Assembly candidates spar

0
110
The three Democratic candidates for Malibu’s state assembly district spoke Sunday at Malibu City Hall. Julies Ellerton / TMT

Democratic candidates for Malibu’s new state assembly district spoke Sunday at Malibu City Hall. One candidate’s camp claims stuffing of the ballot box.

By Paul Sisolak / Special to The Malibu Times

Community activist Torie Osborn proved to be the landslide favorite of members of the Malibu Democratic Club, walking away on Sunday with more than 70 percent of the group’s vote count for a seat on the California State Assembly.

But support for Osborn in an afternoon candidates forum at Malibu City Hall wasn’t without controversy. The camp of her opponent, Betsy Butler, has claimed that Osborn, who lives in Santa Monica, may have invited non-Malibu residents to sign up as members of the Malibu Dems to tilt the vote count in her favor. Club president Jean Goodman said the club’s rules on voting may be subject to change to eliminate that possibility in the future.

Osborn received 42 votes and the endorsement after promising to restore Malibu’s “spirit of independence.” Her two Democratic competitors, Butler and Richard Bloom, received five and zero votes, respectively. Butler is the current assembly woman for the 53rd District. Bloom is the mayor of Santa Monica, a member of the powerful California Coastal Commission and a family lawyer. A fourth candidate, Republican Brad Torgan, was not invited to the event.

The candidates are vying to represent a new, contentiously formed 50th Assembly District, mapped out by a special state commission following a series of lengthy redistricting meetings last year. The new district comprises most of L.A.’s Westside and stretches locally from parts of Agoura Hills, through Malibu and Pacific Palisades, up to the West Hollywood area and portions in and around Beverly Hills.

Sunday’s forum, the first for the June primary campaign, covered some of the expected issues facing California, like the state budget, the future of education and the death penalty, but also local Malibu issues such as road safety on Pacific Coast Highway, economic development and environmental preservation.

All three candidates agreed on most answers. Both Bloom and Osborn cited impending cuts to the state education system as “unacceptable.” Osborn said that education would become her first priority, if elected.

“We need to build revenues up and stop the bloodletting in education, and we do need to invest in jobs and small businesses,” she said.

They also reached similar ground on traffic safety in Malibu, especially along the treacherous PCH. Osborn said that if elected, she would continue the mission of the PCH Task Force. Butler vaguely suggested Malibu needed better representation from the county sheriff’s department. Bloom said that one solution is to work toward getting motorists to stop speeding.

“The single most important thing you can do to promote public safety on any street is to slow traffic down,” he said.

On substance abuse rehabilitation centers in Malibu, the candidates differed. Bloom and Osborn agreed that limiting the rehab centers in Malibu should remain a local issue; Butler said she would work toward getting the problem legislated at the state level.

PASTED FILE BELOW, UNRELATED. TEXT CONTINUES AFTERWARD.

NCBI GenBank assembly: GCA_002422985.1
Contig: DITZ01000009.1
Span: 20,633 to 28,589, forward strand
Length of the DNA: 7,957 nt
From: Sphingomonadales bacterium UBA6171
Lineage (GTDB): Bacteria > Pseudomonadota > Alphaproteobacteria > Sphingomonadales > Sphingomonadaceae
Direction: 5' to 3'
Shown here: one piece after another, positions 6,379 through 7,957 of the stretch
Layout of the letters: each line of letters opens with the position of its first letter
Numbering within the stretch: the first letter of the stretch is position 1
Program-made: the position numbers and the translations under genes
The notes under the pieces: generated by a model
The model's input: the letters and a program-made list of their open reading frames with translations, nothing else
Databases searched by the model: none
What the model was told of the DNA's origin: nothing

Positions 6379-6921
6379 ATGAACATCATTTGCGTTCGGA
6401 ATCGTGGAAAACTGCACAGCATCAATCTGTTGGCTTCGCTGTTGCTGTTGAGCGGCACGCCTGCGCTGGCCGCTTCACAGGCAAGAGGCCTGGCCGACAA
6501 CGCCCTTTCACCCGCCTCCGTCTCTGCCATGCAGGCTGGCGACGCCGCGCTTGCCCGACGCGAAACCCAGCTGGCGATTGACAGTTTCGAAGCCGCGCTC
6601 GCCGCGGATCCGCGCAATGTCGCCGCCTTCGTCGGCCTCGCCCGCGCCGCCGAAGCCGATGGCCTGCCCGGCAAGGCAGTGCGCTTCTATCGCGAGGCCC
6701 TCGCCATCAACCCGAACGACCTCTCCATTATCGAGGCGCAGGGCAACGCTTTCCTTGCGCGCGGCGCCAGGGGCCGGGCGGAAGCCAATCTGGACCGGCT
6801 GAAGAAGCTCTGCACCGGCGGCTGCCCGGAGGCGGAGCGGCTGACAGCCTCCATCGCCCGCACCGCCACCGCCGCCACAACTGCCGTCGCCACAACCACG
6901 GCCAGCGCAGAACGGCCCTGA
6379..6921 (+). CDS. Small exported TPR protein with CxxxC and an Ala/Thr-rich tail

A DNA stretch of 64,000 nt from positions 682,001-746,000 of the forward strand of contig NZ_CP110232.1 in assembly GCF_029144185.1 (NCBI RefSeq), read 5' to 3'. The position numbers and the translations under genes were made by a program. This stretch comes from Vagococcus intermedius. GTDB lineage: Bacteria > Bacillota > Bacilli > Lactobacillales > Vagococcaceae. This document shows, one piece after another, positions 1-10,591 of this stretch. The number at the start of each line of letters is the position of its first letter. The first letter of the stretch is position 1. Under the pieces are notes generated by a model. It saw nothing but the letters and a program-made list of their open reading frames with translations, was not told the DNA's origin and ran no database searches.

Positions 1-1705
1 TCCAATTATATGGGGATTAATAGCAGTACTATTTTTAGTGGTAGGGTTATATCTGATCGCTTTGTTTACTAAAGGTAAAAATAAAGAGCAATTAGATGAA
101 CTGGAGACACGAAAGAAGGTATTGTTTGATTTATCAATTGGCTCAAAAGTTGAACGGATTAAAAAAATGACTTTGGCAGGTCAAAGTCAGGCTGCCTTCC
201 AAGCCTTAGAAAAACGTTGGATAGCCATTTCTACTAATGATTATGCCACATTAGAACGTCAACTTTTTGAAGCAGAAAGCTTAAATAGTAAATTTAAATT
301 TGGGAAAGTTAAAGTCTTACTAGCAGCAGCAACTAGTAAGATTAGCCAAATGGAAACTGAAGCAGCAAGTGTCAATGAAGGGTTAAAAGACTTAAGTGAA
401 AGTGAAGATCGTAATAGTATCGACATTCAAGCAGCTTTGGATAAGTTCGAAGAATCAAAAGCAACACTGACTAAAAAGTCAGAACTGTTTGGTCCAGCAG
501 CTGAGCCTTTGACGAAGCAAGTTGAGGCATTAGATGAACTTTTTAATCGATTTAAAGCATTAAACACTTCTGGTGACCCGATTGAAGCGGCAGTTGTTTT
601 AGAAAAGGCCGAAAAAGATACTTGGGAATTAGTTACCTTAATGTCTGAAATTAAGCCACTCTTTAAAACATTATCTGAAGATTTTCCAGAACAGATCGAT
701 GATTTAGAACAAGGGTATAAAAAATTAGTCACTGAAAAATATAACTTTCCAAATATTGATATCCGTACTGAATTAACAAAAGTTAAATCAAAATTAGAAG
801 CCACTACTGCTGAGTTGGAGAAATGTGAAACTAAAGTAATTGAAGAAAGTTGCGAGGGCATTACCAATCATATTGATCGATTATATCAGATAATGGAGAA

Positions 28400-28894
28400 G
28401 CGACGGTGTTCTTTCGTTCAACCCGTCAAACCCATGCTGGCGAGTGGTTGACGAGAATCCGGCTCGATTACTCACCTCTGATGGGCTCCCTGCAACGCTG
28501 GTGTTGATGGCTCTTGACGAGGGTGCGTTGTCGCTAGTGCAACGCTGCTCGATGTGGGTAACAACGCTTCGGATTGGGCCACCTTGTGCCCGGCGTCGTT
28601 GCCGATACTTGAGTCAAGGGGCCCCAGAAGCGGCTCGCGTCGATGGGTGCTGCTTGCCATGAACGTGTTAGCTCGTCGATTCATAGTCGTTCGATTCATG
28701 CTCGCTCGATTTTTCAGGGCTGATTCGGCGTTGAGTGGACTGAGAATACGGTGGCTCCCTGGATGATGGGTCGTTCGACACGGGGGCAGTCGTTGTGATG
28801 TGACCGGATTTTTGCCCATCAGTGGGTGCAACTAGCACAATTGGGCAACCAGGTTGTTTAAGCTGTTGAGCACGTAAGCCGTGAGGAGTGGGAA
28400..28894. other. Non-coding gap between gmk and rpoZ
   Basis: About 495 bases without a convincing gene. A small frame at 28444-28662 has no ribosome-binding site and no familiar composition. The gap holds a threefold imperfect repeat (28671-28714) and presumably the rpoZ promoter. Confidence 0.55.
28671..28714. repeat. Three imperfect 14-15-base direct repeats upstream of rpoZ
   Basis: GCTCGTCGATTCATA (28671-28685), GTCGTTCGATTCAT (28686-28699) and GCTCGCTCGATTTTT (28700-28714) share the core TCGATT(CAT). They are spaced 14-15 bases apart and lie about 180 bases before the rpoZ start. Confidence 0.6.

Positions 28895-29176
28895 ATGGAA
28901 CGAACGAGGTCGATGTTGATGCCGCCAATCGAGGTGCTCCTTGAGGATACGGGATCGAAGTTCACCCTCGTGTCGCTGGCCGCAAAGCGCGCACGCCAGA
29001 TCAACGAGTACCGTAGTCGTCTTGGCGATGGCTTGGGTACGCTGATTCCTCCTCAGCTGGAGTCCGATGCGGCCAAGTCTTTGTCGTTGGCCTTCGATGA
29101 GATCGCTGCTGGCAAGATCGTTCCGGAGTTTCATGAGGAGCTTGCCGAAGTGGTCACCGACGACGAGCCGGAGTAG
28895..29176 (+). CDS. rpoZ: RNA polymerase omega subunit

Bloom suffered a big blow during discussion of the California State Parks plan to restore the Malibu Lagoon. The plan would use bulldozers to recontour the lagoon’s western channels to improve water quality, but it enjoys significant opposition in Malibu.

Bloom chairs the Santa Monica Bay Restoration Project which helped author the project. He elicited a loud burst of jeers after standing by the project. He stated that the support from agencies like state parks and the court system (which rejected a lawsuit by local activists to halt the restoration in October) proves that the plan works for the overall survival of the wetlands.

“I understand there are different views on this subject, but at some point we have to decide when the process has been ended and when to move forward,” Bloom said.

Bloom also differed in his views on the death penalty, saying he supports it in crimes like mass murder, where evidence is clear cut. Butler and Osborn both support an abolishment of capital punishment.

Audience members were clearly polarized in their support over the three candidates, who have each garnered support from various members of Malibu’s political spectrum. Osborn is backed by Malibu City Council member Jefferson Wagner; other councilmembers have endorsed Butler and Bloom.

Osborn, Butler and Bloom bring a diverse set of backgrounds to their candidacies. If re-elected, Butler would be a legislative newcomer to Malibu. Since she was elected to the assembly two years ago, Butler has served on several committees and subcommittees, and has helped pass the Toxin-Free Infants and Toddlers Act. Butler is also a proponent of greater awareness toward stopping abuse of the elderly.

Bloom is a Westside fixture, serving in his third term as Santa Monica Mayor, and his 13th as a city council member. He’s also a member of the California Coastal Commission and an executive director of a group helping the homeless population in L.A.

Osborn, who appears to be the most liberal of the three, said that making lasting progressive change in the newly formed district was necessary. The Republican leadership has bullied people into making a “Sophie’s choice” between equally important priorities, she said, such as between childcare or eldercare, or between firefighters and public safety. A longtime champion of LGBT rights, Osborn said that if there had been better cooperation in decades past from conservatives toward HIV and AIDS research, more of her friends who suffered from the disease would be alive today.